Baggage: we all have it.

Whether it stem from our past, present, or self doubts about the future, being bonded to certain traumas can prevent us from moving on in life in a healthy manner.

Although this type of baggage may not be physical, the true weight of it can feel heavier than any three-piece luggage set. While "carrying" sounds similar, if not identical, to "dragging," there is actually a distinct difference. By dragging your baggage, you allow it to pin and slow you down in ways you may not realize. Even in a sense other than ourselves, dragging things rather than carrying them has always been simpler.

We are all guilty of taking the easy way out and choosing to pull our problems behind us instead of picking them up and striving to move forward. For example, by using your past emotional turmoil as an excuse to your current-day actions, you are not only hurting yourself, but those you come in contact with. Say you grew up in a situation where everyone you knew mainly used anger to express their feelings. While this may have affected how you react to strong emotions as well as changed your perception on the meaning of the phrase "'tough love," it still does not serve as an excuse to treat others around you in the same aggressive manner you once experienced. Everyone has been through instances like so, times where it may seem easier to allow that negativity to stay and accumulate rather than putting it to rest. You are entitled to take as long as needed to heal from your trauma, we all grow at different paces and no one has had the same exact experience. In the process of healing, it is important to slowly but surely work towards feeling safe within yourself again, however long that may take. Our baggage that we hold on to can be difficult to just "let go," it is easier said than done. However. carrying it little by little is still better than spending your life in a constant state of dragging and grief.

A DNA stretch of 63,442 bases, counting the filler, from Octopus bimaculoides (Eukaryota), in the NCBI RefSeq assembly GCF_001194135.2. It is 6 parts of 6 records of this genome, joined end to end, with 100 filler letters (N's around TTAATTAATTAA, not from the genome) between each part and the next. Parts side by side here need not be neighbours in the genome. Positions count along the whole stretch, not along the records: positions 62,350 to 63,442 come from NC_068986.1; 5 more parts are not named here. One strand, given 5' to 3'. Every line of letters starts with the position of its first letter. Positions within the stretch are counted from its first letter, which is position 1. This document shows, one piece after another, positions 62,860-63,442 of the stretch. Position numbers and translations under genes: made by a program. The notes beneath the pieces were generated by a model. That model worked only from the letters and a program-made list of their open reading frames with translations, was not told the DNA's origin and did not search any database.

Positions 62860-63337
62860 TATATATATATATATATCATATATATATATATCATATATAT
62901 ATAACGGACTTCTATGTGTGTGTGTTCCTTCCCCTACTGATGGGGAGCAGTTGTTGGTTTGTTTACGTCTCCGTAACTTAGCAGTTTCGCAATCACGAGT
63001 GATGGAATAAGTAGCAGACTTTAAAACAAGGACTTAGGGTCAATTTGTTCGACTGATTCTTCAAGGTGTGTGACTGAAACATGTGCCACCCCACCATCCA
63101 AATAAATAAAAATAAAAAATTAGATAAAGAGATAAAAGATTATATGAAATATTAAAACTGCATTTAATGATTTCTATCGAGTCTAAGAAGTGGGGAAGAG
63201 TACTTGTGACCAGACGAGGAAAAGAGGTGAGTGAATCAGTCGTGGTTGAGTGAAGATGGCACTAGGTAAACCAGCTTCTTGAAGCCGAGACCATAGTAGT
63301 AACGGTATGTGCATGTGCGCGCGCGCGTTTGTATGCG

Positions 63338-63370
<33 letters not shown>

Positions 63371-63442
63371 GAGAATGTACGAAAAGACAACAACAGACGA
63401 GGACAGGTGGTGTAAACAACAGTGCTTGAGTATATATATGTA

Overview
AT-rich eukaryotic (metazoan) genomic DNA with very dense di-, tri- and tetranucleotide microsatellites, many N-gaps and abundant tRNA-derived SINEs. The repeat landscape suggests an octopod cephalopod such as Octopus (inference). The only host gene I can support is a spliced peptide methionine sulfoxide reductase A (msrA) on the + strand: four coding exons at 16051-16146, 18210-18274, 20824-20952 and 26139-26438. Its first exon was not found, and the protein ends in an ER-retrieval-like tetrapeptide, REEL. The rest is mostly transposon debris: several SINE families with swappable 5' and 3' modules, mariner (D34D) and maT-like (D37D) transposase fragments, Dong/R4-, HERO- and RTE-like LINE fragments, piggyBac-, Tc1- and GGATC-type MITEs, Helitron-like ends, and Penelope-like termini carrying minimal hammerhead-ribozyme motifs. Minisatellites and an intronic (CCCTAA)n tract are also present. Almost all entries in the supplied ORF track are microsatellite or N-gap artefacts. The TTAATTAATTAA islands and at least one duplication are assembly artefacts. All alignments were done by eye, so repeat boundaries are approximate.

Hanging on to anger and allowing it to consume you leads to cases of anxiety, depression, and an overall idea that the world is "out to get you." While it may seem difficult, almost impossible even, to let go of the things or people that have wronged us, not doing so will cause more harm than good. Dragging your baggage gives you have the toxic backup of "Oh well the reason I'm like this is because of ________" and therefore prevents you from owning up to your mistakes.

Carrying your baggage, however, puts forth the opportunity to learn from what has held us back while giving the chance to "fix" yourself for the better. Back to the previous example, by choosing to understand that yelling and frustration is not the proper way to address one's concerns, you are able to recognize how to be a better person when it comes to having relationships with others. Carrying those issues from the past and using them as tools in lieu of simply having them there as emotional paper weights teaches you to be more compassionate and caring, as well as an overall more happier individual.

Being able to bear with those frankly useless emotions aid in helping you move past those empty feelings of shame, regret, or guilt, and replaces them with a fresh slate as you let them go to the place where they belong, in the past. Instead of saying "I can't do this because of ____," start thinking, "Because of _____, I will be able to be more aware and successful the next time."

Carrying your emotional baggage also serves in showing that you have matured as a person and do not need to play the blame game when it comes to how you conduct yourself. Being able to pick up that metaphorical three-piece luggage set in your arms and continue on with your life in a healthy manner instead of dragging it is vital. Like I mentioned before, we all have our baggage, some of it may be bigger or smaller than others but that's okay, you are not any less valid. What we all share in common is the wish to move past those pushed-down feelings of sorrow and be in a place where we feel we are in control. It may take you a week to carry your baggage, maybe a month, a year, or most of your life, there's no strict time limit on when you should be at peace with yourself. It can be difficult and maybe painful to accept what has happened to us, yet allowing yourself to be vulnerable is important on the road to acceptance.

Don't expect fast results, healing is a journey, not just a one-stop destination. Be patient and teach yourself to lift the extra emotional weight and carry the baggage rather than it leaving you with one foot in the past and one in the present.